15. A method as set forth in claim 14 wherein said step of comparing the relationship between points associated with the selected and reference airfoils includes the step of comparing points on the mean camber line of the selected airfoil with corresponding points on the mean camber line of the reference airfoil.
16. A method as set forth in claim 14 wherein said step of comparing the relationship between points associated with the selected and reference airfoils includes the step of comparing points on a major side surface of the selected airfoil with corresponding points on a major side surface of the reference airfoil.
17. A method as set forth in claim 14 further including the step of determining at which of the relationships between the data representative of the airfoil mean camber lines the points associated with the reference airfoil correspond most closely to the points associated with the selected airfoil to thereby determine a best fit relationship in which the cross sectional configurations of the selected and reference airfoils most closely correspond to each other.
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US6215269B1 (en) * 1996-05-21 2001-04-10 Kent Gregg Method of exposing a path on a curved, or otherwise irregularly shaped, surface
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US6209216B1 (en) * 1999-08-16 2001-04-03 General Electric Company Methods and apparatus for measuring airfoil coordinates
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US7147338B2 (en) 2001-04-09 2006-12-12 Kent Gregg Circuit on a curved, or otherwise irregularly shaped, surface, such as on a helmet to be worn on the head, including a fiber optic conductive path
US6792655B2 (en) 2001-11-09 2004-09-21 General Electric Company Apparatus for correcting airfoil twist
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US20060156566A1 (en) * 2005-01-18 2006-07-20 General Electric Company Methods and system for inspection of fabricated components
US7574035B2 (en) * 2006-04-07 2009-08-11 United Technologies Corporation System and method for inspection of hole location on turbine airfoils
US20070276629A1 (en) * 2006-04-07 2007-11-29 United Technologies Corporation System and method for inspection of hole location on turbine airfoils
US8326573B2 (en) * 2006-07-20 2012-12-04 Rolls-Royce Plc Method for characterising the profile of a surface
US20090319224A1 (en) * 2006-07-20 2009-12-24 Rolls-Royce Plc Method for characterising the profile of a surface
US20090313822A1 (en) * 2008-03-18 2009-12-24 Turbine Overhaul Services Pte Ltd. Methods and apparatuses for correcting twist angle in a gas turbine engine blade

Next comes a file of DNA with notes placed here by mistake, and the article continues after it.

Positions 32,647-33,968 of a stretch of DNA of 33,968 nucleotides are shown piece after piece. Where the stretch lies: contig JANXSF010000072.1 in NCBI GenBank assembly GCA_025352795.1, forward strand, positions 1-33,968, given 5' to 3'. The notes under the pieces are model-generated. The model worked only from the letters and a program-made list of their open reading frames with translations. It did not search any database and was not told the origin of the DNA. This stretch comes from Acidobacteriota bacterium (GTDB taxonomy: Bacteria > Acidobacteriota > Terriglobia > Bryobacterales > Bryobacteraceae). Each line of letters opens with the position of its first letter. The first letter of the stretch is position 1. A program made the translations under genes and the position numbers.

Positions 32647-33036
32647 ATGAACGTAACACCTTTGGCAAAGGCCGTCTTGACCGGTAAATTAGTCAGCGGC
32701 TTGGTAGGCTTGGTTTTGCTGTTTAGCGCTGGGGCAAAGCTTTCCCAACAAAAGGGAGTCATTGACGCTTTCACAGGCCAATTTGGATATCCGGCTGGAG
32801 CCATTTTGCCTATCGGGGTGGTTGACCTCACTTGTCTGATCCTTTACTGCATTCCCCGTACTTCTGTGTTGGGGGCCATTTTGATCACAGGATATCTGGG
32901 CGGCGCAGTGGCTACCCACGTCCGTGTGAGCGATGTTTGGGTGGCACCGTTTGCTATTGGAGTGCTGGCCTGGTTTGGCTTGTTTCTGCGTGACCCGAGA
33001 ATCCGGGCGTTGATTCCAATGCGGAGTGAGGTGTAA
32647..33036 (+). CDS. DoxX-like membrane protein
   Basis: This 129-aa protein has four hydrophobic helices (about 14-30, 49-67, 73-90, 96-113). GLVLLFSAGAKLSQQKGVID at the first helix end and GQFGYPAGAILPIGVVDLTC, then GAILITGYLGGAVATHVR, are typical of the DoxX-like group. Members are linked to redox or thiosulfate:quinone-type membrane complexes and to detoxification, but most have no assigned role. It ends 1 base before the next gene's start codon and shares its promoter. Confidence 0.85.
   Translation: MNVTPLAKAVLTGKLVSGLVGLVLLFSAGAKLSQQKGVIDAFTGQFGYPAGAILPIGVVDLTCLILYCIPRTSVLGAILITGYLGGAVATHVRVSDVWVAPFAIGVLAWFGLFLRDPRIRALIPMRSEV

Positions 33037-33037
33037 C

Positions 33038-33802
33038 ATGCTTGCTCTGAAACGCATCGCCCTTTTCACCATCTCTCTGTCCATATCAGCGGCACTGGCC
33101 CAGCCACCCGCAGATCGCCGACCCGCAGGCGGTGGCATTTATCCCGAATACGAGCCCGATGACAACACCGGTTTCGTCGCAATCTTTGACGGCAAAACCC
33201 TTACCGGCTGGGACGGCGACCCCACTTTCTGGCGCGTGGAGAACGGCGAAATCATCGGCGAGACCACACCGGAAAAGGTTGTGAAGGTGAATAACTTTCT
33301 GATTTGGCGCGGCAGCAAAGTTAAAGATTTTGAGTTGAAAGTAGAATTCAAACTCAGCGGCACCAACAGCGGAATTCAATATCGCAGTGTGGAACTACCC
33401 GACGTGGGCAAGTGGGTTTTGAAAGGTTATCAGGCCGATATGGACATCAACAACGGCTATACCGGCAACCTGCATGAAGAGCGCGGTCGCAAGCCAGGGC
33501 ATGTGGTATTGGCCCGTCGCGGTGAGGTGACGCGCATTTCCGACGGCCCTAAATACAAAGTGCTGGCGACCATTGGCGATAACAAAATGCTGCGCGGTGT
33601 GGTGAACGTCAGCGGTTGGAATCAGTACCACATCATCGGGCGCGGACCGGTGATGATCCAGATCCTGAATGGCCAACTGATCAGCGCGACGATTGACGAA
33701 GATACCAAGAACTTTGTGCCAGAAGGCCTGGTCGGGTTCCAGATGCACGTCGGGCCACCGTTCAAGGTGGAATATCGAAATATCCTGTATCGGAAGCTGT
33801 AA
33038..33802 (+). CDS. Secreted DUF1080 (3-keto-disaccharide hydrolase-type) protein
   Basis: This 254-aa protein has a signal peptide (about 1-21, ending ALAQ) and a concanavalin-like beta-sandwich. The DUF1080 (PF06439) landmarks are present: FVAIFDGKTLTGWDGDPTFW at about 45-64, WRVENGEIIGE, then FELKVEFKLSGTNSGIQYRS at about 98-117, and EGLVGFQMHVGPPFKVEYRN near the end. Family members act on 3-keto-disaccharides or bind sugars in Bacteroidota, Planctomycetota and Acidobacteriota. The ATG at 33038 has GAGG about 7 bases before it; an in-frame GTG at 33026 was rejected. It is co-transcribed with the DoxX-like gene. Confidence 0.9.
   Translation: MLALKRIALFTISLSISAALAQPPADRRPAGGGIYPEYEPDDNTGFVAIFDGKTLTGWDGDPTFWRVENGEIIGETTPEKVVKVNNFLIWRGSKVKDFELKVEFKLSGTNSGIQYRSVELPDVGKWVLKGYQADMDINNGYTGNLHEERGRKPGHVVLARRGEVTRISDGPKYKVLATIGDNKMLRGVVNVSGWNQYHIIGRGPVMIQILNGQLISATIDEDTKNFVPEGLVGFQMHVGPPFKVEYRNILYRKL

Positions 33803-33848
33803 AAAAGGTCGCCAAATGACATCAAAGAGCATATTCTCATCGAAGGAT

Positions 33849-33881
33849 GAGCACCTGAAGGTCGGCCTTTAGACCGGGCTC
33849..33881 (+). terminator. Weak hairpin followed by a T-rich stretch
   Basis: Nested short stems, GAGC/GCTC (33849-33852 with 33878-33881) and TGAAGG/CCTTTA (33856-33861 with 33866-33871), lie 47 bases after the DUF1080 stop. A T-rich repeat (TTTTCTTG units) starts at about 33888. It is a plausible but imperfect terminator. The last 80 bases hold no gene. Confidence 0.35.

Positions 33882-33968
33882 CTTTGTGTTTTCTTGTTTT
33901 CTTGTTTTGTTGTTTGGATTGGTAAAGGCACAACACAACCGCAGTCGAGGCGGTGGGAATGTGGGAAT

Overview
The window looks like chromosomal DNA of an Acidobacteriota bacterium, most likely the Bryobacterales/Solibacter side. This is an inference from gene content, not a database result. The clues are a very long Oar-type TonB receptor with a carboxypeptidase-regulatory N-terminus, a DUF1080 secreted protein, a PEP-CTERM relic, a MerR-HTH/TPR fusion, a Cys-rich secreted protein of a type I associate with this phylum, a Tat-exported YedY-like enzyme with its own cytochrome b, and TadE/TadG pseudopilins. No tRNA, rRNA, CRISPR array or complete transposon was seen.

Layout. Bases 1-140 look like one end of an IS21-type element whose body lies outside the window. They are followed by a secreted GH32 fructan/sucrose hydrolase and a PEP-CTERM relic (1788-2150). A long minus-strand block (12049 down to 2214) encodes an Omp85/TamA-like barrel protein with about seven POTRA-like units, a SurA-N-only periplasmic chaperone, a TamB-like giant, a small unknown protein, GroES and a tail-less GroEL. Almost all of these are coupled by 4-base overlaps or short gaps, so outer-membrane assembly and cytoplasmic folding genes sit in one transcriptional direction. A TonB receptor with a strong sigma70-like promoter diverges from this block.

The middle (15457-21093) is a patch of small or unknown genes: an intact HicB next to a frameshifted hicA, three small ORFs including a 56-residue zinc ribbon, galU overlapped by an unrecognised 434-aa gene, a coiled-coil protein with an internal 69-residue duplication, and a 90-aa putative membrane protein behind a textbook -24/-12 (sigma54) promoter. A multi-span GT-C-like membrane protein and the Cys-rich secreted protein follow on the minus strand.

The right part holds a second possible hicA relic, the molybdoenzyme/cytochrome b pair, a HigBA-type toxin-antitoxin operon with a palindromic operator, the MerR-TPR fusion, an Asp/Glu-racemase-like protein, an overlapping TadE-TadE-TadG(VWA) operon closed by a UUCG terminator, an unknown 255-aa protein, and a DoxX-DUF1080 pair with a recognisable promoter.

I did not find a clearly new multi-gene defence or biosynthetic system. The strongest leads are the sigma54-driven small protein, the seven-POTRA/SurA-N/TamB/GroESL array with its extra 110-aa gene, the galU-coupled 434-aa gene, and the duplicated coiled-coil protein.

US20090255115A1 (en) * 2008-04-15 2009-10-15 United Technologies Corporation Method for developing a repair process to correct a deformed gas turbine engine component
US20090255307A1 (en) * 2008-04-15 2009-10-15 United Technologies Corporation Turbine blade twist angle correction tooling
US7970555B2 (en) 2008-04-15 2011-06-28 United Technologies Corporation Method for developing a repair process to correct a deformed gas turbine engine component
US20090255114A1 (en) * 2008-04-15 2009-10-15 United Technologies Corporation Methods for correcting twist angle in a gas turbine engine blade
US8127581B2 (en) 2008-04-15 2012-03-06 United Technologies Corporation Turbine blade twist angle correction tooling
US8122601B2 (en) 2008-04-15 2012-02-28 United Technologies Corporation Methods for correcting twist angle in a gas turbine engine blade
US8745887B2 (en) 2011-03-16 2014-06-10 Rolls-Royce Plc Method of measuring a component
US9304091B2 (en) * 2012-11-16 2016-04-05 Pcc Airfoils, Inc. Apparatus and method for inspecting articles
US20140139827A1 (en) * 2012-11-16 2014-05-22 Pcc Airfoils, Inc. Apparatus and method for inspecting articles
US9752873B2 (en) * 2014-09-16 2017-09-05 Ansaldo Energia Switzerland AG Tool for measuring geometrical parameters of a blade or vane in a turbomachine
US20160076868A1 (en) * 2014-09-16 2016-03-17 Alstom Technology Ltd Tool for measuring geometrical parameters of a blade or vane in a turbomachine
US20170206303A1 (en) * 2016-01-14 2017-07-20 Rolls-Royce Engine Services Oakland, Inc. Using scanned vanes to determine effective flow areas

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JPS59221606A (en) 1984-12-13 application
CA1210869A (en) 1986-09-02 grant